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The Evolution of Post-Traumatic Stress Disorder!
It was not until World War I that specific clinical syndromes came to be associated with combat duty. In prior wars, it was assumed that such casualties were merely manifestations of poor discipline and cowardice. However, with the protracted artillery barrages commonplace during "The Great War," the concept evolved that the high air pressure of the exploding shells caused actual physiological damage, precipitating the numerous symptoms that were subsequently labeled "shell shock." By the end of the war, further evolution accounted for the syndrome being labeled a "war neurosis"
During the early years of World War II, psychiatric casualties had increased some 300 percent when compared with World War I, even though the pre-induction psychiatric rejection rate was three to four times higher than World War I. At one point in the war, the number of men being discharged from the service for psychiatric reasons exceeded the total number of men being newly drafted.
During the Korean War, the approach to combat stress became even more pragmatic. Due to the work of Albert Glass (1954), individual breakdowns in combat effectiveness were dealt with in a very situational manner. Clinicians provided immediate on-site treatment to affected individuals, always with the expectation that the combatant would return to duty as soon as possible. The results were gratifying. During World War II, 23 percent of the evacuations were for psychiatric reason. But in Korea, psychiatric evacuations dropped to only six percent. It finally became clear that the situational stresses of the combatant were the primary factors leading to a psychological casualty.
Surprisingly, with American involvement in the Vietnam War, psychological battlefield casualties evolved in a new direction. What was expected from past war experiences--and what was prepared for-- did not materialize. Battlefield psychological breakdown was at an all-time low, 12 per one thousand. It was decided that use of preventative measures learned in Korea and some added situational manipulation, which will be discussed later, had solved the age-old problem of psychological breakdown in combat.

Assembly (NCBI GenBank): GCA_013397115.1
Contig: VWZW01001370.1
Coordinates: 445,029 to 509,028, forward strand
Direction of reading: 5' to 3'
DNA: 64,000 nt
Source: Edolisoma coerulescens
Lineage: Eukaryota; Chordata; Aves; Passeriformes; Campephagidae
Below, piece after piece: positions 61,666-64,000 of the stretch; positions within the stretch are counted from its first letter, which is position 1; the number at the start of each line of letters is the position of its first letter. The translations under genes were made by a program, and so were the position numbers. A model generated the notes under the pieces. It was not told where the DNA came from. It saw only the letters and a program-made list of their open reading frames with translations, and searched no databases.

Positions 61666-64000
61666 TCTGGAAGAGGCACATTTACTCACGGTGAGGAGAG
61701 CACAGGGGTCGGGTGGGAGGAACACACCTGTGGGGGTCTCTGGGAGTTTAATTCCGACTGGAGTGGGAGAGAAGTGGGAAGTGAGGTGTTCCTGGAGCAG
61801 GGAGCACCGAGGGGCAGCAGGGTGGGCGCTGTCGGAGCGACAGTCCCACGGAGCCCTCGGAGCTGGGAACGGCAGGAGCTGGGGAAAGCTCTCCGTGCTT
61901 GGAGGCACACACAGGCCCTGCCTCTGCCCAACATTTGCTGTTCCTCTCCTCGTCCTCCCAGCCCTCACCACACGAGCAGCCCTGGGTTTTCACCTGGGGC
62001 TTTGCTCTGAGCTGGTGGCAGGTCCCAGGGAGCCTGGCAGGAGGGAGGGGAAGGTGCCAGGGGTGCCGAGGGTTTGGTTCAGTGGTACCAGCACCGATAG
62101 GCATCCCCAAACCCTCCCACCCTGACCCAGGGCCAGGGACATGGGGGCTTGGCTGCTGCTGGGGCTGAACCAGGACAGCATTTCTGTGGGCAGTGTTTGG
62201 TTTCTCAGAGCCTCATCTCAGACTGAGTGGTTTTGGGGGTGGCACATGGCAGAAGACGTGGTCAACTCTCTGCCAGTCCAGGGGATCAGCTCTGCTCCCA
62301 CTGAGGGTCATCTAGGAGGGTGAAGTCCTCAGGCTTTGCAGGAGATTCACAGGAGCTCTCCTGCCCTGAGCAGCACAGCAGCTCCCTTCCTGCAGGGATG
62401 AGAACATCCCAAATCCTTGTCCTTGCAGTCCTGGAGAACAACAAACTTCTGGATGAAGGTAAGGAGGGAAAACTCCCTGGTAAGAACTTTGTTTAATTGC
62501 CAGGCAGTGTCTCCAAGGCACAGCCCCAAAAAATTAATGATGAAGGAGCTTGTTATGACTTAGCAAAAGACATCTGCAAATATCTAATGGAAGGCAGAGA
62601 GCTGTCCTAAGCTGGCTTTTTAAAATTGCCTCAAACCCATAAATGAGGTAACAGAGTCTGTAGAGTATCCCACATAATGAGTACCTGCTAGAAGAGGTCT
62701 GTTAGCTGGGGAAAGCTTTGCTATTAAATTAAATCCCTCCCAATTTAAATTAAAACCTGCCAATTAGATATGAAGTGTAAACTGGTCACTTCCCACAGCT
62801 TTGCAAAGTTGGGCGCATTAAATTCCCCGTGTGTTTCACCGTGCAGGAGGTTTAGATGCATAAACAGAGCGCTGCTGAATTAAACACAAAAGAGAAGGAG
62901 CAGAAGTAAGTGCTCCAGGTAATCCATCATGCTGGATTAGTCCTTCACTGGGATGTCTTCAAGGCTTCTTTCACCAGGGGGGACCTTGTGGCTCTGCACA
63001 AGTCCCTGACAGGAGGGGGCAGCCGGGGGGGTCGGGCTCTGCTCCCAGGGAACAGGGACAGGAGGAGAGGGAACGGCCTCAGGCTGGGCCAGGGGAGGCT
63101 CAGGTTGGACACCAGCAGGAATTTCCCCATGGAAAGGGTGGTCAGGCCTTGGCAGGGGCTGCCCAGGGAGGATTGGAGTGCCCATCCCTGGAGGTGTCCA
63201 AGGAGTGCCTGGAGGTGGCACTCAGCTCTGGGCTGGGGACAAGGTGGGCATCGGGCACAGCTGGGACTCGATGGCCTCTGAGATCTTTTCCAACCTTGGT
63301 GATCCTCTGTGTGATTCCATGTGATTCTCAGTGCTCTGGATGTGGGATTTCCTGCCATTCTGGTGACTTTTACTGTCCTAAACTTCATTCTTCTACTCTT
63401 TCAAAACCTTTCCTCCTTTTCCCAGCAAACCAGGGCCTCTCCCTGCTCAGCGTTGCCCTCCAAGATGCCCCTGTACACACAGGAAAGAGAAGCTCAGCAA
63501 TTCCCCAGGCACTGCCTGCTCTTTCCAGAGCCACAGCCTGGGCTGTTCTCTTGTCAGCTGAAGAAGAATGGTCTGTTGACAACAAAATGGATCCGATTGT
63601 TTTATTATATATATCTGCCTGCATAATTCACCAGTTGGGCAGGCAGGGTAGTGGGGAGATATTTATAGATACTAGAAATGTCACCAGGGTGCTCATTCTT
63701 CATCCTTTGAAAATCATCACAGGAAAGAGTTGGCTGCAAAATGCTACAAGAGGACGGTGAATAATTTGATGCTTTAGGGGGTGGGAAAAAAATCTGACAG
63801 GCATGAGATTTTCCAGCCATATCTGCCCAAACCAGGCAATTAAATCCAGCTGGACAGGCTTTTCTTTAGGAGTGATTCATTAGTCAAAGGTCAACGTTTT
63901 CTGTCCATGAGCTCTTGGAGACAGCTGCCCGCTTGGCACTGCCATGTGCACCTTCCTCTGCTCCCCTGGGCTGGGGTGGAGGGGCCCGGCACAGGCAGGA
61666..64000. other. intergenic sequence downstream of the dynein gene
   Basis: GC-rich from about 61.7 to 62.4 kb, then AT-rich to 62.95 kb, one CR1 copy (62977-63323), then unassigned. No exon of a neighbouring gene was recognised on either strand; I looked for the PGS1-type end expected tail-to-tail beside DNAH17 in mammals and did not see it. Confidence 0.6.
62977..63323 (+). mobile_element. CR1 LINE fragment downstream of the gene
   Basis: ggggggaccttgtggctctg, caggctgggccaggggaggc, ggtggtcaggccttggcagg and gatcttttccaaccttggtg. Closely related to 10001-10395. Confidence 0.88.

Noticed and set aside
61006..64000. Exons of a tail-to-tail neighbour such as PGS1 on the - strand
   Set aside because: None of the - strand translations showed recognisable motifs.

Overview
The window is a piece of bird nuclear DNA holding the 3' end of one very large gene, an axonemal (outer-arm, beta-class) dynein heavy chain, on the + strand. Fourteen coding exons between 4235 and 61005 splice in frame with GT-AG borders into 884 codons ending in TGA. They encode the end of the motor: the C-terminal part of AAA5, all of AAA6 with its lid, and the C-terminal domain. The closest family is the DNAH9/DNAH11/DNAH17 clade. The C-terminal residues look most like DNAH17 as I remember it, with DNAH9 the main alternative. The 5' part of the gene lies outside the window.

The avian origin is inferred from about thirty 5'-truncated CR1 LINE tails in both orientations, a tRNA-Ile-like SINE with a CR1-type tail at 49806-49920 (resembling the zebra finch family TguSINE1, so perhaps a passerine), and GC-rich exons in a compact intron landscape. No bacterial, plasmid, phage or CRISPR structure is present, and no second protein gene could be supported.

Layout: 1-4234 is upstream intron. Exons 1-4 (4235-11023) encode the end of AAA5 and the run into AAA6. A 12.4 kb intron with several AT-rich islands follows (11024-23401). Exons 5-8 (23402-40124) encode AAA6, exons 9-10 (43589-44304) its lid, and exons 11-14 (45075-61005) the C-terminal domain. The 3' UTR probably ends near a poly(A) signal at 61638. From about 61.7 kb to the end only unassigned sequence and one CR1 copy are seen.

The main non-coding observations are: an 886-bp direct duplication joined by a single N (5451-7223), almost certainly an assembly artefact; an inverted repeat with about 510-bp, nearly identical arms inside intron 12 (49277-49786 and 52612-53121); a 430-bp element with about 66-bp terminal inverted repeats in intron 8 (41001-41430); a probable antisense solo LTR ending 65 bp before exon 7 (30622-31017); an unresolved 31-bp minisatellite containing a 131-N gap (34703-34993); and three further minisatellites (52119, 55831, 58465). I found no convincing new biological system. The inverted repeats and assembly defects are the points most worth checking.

As the war continued for a number of years, some interesting additional trends were noted. Although the behavior of some combatants in Vietnam undermined fighting efficiency, the symptoms presented rarely resembled the previous classical picture of combat fatigue. As the war progressed, a previously obscure but very well documented phenomenon of World War II began to be re-observed. After the end of World War II, some men suffering from acute combat reaction, as well as some of their peers with no such symptoms at war's end, began to complain of common symptoms. These included intense anxiety, battle dreams, depression, explosive aggressive behavior and problems with interpersonal relationships, to name a few. These ere found in a five-year follow-up and in a 20-year follow-up.
A similar trend was once more observed in Vietnam veterans as the war wore on. Both those who experienced acute combat reaction and many who did not, began to complain of the above symptoms long after their combatant role had ceased. What was so unusual was the large numbers of veterans being affected after Vietnam. The pattern of neuropsychiatric disorder for combatants of World War II and Korea was quite different than for Vietnam. For both World War II and the Korean War, the incidence of neuropsychiatric disorder among combatants increased as the intensity of the wars increased. As these wars wore down, there was a corresponding decrease in these disorders until the incidence closely resembled the particular prewar periods. The prolonged or delayed symptoms noticed during the postwar periods were noted to be somewhat obscure and few in numbers therefore, no great significance was attached to them. However, the Vietnam experience proved different. As the war in Vietnam progressed in intensity, there was no corresponding increase in neuropsychiatric casualties among combatants. It was not until the early 1970's, when the war was winding down, that neuropsychiatric disorders began to increase. With the end of direct American Troop involvement in Vietnam in 1973, the number of veterans presenting neuropsychiatric disorders began to increase tremendously.
During the same period in the 1970's many other people were experiencing varying traumatic episodes other than combat. There were large numbers of plane crashes, natural disasters, fires, acts of terrorism on civilian populations and other catastrophic events. The picture presented to many mental health professionals working with victims of these events, helping them adjust after traumatic experiences, was quite similar to the phenomenon of the troubled Vietnam veteran. The symptoms were almost identical. Finally, after much research by various veterans' task forces and recommendations by those involved in treatment of civilian post-trauma clients, the DSM III was published with a new category: post-traumatic stress disorder, acute, chronic and/or delayed.
Besides viewing war "Up close and personal," the Vietnam Veteran had to contend with another factor during their tour in Nam. This was the rotation date for leaving Vietnam and returning to the United States. This KNOWN departure date was called the date of expected return from oversees or the DEROS system. Head over to the DEROS Page to learn more.
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